January 17, 2019

Patient Presents with Results of Home Genetics Test

How should you proceed?


By Charis Eng, MD, PhD, David Flannery, MD, Gary Procop, MD, Jacqueline Riley, MS, LGC, Wilson Tang, MD and Jennifer Hockings, PharmD, PhD


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Direct-to-consumer (DTC) genetic testing is now so widely available that a patient can pick up a kit at any big box store or online retailer. These tests have changed a great deal in the last few years, offering information about ancestry and dietary preferences, markers for diseases like cancer and Alzheimer’s, and pharmacogenomics. As a result, more and more physicians will walk into the consult room and be presented with what may look like a clinical laboratory test result.

Important information about DTC genetic tests

When the FDA approved a 23andMe DTC test for genetic health risks in April 2017, it added a caution that DTC results should not be used for health decision-making. The approved test looks for variants associated with Parkinson’s disease, late-onset Alzheimer’s disease, celiac disease, alpha-1 antitrypsin deficiency, early onset primary dystonia, factor XI deficiency, Gaucher disease type 1, glucose-6-phosphate dehydrogenase deficiency, hereditary hemochromatosis and hereditary thrombophilia.

In 2015, the company received its first FDA approval to market a carrier screening test. In 2018, 23andMe received further approvals for a genetic test for three (of more than 1,000 known) BRCA variants that predispose a small percentage of the population to certain cancers, as well as a pharmacogenetic test that detects a limited number of variants affecting drug metabolism. The FDA has remained consistent in its warning that these DTC test results should be confirmed by independent clinical tests.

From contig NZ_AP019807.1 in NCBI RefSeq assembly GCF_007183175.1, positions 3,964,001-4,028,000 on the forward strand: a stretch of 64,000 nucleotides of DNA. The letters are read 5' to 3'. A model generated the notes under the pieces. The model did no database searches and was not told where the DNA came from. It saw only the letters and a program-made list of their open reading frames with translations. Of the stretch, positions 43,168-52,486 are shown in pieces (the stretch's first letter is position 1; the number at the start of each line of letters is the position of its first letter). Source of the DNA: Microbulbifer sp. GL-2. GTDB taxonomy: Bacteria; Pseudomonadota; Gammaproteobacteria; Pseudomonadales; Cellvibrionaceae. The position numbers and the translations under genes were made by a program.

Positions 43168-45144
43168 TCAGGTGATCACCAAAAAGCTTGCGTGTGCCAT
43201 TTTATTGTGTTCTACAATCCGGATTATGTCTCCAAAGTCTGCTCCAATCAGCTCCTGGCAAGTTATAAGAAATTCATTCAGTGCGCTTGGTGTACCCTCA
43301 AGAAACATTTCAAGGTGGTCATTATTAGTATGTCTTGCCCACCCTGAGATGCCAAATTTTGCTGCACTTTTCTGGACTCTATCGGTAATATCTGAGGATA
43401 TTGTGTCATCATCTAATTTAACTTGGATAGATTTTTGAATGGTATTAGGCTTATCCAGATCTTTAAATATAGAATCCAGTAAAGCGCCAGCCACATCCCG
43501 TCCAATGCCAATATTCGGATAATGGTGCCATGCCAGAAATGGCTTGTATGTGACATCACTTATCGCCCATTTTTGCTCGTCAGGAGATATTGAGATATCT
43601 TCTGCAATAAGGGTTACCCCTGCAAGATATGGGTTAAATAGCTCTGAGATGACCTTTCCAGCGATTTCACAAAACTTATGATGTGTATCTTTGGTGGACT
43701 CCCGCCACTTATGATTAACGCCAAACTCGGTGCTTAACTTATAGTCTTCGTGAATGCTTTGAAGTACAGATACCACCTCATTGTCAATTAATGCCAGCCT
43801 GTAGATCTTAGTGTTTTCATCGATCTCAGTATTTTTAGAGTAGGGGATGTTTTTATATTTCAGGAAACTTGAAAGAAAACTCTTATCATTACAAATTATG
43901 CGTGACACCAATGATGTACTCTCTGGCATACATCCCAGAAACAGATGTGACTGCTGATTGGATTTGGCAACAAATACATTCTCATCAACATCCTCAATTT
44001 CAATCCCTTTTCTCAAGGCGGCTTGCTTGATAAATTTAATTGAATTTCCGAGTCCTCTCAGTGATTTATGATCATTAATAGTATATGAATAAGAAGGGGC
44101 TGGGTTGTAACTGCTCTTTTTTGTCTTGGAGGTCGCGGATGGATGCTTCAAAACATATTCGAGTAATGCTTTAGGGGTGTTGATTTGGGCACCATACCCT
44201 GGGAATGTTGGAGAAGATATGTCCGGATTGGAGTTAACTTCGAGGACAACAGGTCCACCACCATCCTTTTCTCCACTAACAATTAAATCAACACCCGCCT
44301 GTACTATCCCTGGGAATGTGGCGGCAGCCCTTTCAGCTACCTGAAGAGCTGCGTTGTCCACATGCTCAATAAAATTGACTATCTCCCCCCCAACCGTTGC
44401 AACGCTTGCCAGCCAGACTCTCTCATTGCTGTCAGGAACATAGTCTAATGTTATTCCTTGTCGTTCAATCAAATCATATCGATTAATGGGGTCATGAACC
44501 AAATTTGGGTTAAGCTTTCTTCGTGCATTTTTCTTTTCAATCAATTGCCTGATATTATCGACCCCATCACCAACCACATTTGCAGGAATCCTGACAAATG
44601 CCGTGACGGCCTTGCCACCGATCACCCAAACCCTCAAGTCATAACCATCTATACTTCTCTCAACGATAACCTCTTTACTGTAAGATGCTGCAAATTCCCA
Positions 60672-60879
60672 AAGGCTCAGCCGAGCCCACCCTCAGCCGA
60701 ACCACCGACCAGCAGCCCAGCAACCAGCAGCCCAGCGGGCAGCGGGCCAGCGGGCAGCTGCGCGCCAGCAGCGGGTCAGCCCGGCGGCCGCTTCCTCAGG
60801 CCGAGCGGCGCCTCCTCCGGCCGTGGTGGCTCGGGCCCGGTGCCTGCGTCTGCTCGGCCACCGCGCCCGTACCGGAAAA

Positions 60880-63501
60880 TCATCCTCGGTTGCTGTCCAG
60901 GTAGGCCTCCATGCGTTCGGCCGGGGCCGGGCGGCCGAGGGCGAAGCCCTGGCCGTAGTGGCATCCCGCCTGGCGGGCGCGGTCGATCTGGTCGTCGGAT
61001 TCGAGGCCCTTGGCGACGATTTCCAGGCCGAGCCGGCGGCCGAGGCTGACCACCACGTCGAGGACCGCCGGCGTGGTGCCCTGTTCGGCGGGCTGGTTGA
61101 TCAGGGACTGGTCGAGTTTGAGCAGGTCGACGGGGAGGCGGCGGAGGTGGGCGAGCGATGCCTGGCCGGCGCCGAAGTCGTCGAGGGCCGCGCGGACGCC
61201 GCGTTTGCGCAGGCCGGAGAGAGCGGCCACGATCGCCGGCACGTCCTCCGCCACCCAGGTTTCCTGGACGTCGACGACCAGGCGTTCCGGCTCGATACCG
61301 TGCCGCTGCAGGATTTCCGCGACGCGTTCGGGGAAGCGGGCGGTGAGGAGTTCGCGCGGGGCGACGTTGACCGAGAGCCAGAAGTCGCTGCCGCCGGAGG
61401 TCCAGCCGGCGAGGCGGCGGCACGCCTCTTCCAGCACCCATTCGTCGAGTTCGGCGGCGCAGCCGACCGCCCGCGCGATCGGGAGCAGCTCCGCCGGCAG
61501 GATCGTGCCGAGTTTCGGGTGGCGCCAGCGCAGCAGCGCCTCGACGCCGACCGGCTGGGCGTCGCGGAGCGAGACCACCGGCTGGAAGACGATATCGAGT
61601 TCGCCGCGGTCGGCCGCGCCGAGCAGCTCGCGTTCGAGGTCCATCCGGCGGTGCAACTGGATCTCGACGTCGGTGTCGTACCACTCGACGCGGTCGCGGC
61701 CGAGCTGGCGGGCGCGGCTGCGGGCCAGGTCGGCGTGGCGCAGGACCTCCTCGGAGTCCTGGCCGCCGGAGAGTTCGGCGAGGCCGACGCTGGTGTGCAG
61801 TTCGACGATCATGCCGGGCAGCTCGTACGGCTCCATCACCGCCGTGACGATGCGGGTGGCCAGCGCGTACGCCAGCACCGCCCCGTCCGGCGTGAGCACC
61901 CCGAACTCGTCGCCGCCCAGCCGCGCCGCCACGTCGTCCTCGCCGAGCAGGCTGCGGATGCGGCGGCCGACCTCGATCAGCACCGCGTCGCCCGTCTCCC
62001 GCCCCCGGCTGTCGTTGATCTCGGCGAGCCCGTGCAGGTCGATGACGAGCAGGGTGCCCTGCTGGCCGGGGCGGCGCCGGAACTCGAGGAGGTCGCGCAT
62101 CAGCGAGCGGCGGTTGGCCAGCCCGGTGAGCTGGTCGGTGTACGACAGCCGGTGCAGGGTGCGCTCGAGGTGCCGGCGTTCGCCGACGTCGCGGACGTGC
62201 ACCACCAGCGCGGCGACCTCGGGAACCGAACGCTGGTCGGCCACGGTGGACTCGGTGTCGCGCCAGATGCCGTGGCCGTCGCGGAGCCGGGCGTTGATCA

Not all genes and variants evaluated by DTC tests are clinically relevant. Conversely, DTC tests do not interrogate all medically relevant genes and their variants and thus do not provide comprehensive risk evaluation. Seeking DTC testing or receiving a positive result might inform a patient’s conversation with his or her doctor, but any results should be confirmed in a clinical setting. DTC results alone can neither exclude nor confirm a diagnosis or predict response to medications.

When a patient hands you a report

Be sure that patients who ask questions about their DTC genetic test results know that:

  • Test results do not always provide a clear answer.
  • Tests may provide useful information for some patients, but the results must be confirmed by a certified clinical laboratory using a compliant process, in the setting of pre- and post-test genetic counseling, prior to relying on them for reassurance, medical management or treatment planning.
  • A positive finding — one that identifies a variant — does not necessarily mean they have or will develop the disease, or predict the severity of the disease if it does develop.
  • A negative (normal) result for health risks does not mean the disease is not present, or will never develop. Risks for the vast majority of diseases, carrier status or cancer predisposition can be influenced by a wide variety of genetic changes, and DTC tests usually look for only a small number of these changes.
  • Detection of pharmacogenomics variants does not necessarily mean medication changes are needed. Drug metabolism may involve multiple genes that are not always included in DTC tests.
  • Normal results for pharmacogenomic tests do not necessarily mean they would avoid all adverse effects and tolerate all medications.
  • At Cleveland Clinic, genetic counseling and pharmacogenomics consults are available for further interpretation and clarification of DTC test results, if needed.

Indications for follow-up genetic counseling or a pharmacogenomics consult include:

  • The clinician and patient agree that the DTC genetic test result may be clinically relevant.
  • Management or treatment decisions may be made based on clinical confirmatory test results.
  • The patient has a clinical indication, such as symptoms or family history of a condition, even if the DTC genetic test results were normal.
  • The patient desires clarification of DTC genetic test results.
  • The patient has experienced adverse effects or the lack of efficacy to certain medications, such as thiopurines or antidepressants.

Documentation of DTC results in the EMR

If DTC results are presented or reported by the patient, these should be noted by the provider as unconfirmed information. Any action based on this or any other unconfirmed historical information should be integrated into the decision-making of the provider, in conjunction with other physical examination, historical, radiologic and/or laboratory findings, according to the provider’s best clinical judgment.

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